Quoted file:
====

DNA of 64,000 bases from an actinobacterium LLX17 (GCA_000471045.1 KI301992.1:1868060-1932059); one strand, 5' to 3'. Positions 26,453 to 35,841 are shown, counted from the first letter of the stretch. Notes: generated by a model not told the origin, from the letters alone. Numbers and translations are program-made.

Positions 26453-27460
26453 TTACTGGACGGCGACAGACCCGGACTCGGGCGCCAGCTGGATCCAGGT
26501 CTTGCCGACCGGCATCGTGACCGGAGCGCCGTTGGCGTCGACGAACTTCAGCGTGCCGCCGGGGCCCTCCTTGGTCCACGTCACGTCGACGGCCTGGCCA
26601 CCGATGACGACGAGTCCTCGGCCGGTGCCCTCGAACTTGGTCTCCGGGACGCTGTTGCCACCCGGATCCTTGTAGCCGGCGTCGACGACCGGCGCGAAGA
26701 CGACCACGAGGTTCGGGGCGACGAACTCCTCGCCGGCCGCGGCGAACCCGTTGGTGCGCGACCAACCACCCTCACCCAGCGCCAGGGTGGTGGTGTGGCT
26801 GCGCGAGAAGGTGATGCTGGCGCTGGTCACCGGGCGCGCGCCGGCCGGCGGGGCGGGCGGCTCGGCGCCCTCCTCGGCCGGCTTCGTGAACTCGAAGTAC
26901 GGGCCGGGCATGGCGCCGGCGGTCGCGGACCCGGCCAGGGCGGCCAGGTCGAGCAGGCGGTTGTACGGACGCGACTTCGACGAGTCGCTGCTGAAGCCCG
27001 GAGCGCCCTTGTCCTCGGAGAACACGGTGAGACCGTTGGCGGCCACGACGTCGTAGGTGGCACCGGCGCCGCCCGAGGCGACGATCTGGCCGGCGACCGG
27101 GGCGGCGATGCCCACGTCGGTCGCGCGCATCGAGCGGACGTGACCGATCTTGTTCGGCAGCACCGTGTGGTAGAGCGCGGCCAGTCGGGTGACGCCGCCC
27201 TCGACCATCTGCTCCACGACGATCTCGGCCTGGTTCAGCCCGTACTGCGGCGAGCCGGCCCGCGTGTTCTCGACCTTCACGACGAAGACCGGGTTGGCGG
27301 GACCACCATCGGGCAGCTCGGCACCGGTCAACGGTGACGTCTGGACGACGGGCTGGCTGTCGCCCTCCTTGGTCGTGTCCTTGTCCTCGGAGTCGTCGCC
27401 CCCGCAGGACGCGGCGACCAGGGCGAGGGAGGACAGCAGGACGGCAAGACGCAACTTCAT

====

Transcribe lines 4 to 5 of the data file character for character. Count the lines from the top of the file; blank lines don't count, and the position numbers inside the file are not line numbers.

26501 CTTGCCGACCGGCATCGTGACCGGAGCGCCGTTGGCGTCGACGAACTTCAGCGTGCCGCCGGGGCCCTCCTTGGTCCACGTCACGTCGACGGCCTGGCCA
26601 CCGATGACGACGAGTCCTCGGCCGGTGCCCTCGAACTTGGTCTCCGGGACGCTGTTGCCACCCGGATCCTTGTAGCCGGCGTCGACGACCGGCGCGAAGA